New Orleans Mayor Ray Nagin's plan to officially reopen parts of the city drew criticism from federal officials and health care experts who warn that city services might not be able to handle the influx of people.
Nagin said residents may return Monday to Algiers, a section of the city across the Mississippi River from downtown New Orleans that saw little damage from Hurricane Katrina. Over the next week and a half, Uptown, the Garden District and the French Quarter, the city's historic heart, are also due to open to residents and businesses.
All are sections that didn't flood, but Coast Guard Vice Adm. Thad Allen, head of the federal government's hurricane response, has urged Nagin not to rush people back into areas where basic services, such as drinkable water, telephone and 911, are still not in place, reports Washington Post.
Allen also expressed concerns that another storm, even something considerably smaller than Katrina, could cause the patchwork repairs to New Orleans' levees to fail and bring another round of flooding. On Sunday, a new tropical storm called Rita formed southeast of the Florida Keys and appeared to be headed for the Gulf of Mexico, although forecasters did not expect it to hit the battered Gulf Coast.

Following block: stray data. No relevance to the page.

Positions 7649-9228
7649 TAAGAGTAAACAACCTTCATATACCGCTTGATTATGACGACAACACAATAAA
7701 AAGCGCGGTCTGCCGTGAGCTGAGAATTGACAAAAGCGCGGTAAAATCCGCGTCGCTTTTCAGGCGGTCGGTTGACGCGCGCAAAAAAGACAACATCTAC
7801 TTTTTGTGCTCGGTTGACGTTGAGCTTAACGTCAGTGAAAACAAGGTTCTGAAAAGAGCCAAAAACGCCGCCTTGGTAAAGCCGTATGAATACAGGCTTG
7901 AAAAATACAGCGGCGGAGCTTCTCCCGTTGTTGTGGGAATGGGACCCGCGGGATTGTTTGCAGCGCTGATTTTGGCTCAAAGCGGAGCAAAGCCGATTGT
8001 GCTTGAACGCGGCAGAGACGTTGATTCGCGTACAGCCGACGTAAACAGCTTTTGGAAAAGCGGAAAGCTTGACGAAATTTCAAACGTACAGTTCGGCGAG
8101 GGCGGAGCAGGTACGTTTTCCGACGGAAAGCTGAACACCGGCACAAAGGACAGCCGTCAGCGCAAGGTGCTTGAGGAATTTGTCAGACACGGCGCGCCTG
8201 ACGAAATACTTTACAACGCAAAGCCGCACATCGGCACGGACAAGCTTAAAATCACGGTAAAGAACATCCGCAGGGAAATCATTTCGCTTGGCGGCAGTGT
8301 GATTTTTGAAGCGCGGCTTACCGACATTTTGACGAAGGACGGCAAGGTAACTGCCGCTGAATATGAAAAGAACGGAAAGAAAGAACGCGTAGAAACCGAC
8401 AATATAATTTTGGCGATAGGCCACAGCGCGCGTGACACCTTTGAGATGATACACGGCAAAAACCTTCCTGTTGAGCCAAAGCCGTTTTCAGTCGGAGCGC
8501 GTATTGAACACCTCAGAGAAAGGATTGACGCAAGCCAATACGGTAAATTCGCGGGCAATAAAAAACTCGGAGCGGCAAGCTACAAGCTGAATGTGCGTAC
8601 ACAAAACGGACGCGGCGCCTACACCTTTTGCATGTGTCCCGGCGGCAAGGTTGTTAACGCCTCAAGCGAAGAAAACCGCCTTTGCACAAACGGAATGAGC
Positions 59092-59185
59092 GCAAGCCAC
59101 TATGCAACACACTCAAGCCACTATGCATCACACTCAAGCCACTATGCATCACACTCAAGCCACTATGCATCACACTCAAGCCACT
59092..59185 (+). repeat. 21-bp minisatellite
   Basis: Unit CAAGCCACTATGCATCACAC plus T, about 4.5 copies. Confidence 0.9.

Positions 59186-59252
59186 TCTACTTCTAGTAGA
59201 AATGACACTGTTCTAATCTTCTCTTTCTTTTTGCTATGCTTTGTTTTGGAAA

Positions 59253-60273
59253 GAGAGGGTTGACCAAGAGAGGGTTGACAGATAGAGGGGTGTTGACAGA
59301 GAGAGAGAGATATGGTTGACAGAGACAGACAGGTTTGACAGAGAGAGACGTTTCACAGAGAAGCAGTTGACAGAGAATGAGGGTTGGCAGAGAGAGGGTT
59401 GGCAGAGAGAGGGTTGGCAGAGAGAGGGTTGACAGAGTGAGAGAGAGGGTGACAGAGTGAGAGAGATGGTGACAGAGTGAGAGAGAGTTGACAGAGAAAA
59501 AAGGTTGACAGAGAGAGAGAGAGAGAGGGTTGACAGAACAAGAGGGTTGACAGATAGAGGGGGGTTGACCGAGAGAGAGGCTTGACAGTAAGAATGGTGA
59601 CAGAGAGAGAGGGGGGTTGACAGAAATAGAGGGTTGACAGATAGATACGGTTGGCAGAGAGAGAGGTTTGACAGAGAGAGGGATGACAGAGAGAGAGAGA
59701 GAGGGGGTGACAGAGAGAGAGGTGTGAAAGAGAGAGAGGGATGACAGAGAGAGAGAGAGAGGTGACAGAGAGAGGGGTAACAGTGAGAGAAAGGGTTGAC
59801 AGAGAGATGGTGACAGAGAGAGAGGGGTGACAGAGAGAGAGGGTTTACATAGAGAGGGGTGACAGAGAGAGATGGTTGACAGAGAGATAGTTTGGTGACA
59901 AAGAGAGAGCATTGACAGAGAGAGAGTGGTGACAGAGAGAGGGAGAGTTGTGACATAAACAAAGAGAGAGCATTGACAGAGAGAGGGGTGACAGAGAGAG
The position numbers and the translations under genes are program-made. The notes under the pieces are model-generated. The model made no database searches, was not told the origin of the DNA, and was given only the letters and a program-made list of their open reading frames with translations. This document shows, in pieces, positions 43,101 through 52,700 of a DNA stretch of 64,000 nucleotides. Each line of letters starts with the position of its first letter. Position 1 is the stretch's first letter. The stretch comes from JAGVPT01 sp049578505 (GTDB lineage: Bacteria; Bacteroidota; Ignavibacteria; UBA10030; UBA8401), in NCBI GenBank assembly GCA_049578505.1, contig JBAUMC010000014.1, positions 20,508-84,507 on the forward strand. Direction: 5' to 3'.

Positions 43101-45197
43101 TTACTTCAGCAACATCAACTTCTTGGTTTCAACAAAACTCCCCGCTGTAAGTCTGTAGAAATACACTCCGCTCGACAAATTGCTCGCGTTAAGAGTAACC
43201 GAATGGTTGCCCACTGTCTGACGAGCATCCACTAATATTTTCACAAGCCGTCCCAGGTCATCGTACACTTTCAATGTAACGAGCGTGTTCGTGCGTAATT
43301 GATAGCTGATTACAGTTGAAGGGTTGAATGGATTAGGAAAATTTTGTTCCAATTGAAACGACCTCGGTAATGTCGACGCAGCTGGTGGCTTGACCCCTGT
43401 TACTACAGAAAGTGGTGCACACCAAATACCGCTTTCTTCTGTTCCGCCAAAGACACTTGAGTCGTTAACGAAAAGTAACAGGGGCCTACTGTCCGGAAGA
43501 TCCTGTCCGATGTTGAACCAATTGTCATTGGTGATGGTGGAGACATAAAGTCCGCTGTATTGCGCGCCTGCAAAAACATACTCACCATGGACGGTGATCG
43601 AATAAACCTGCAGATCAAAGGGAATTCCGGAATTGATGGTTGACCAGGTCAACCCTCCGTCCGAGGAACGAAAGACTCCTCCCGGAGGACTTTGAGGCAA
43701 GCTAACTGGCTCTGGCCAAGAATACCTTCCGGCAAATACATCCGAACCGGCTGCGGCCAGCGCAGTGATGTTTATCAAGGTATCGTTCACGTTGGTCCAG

Allen and Nagin two planned to meet Monday to discuss the concerns.
The vice president of the national hospital accreditation organization also cautioned against reopening parts of the city, saying several hospitals probably were damaged beyond repair, while others may try to rush back into business before conditions are safe.
Others, while rebuilding, may lose doctors and nurses to communities elsewhere.
"Essentially the health care infrastructure of New Orleans is gone it no longer exists," said Joe Cappiello, who had just completed a three-day mission to the city for the Illinois-based Joint Commission on Accreditation of Healthcare Organizations.
Although the city has more than a dozen hospitals, none has resumed normal operations. Officials at Children's Hospital, which Nagin had hoped would be ready in time for the planned return of residents to the Uptown neighborhood, said they may need 10 more days to prepare, informs the AP.
The Investigative Committee of the Russian Federation put the head of the contractor company of Russia's space corporation Roskosmos, Sergei Slastikhin, on international wanted list
"Washington operators of the sanctions machine ought to get acquainted with the history of Russia, to stop the unnecessary fussing," spokesperson for the Foreign Ministry said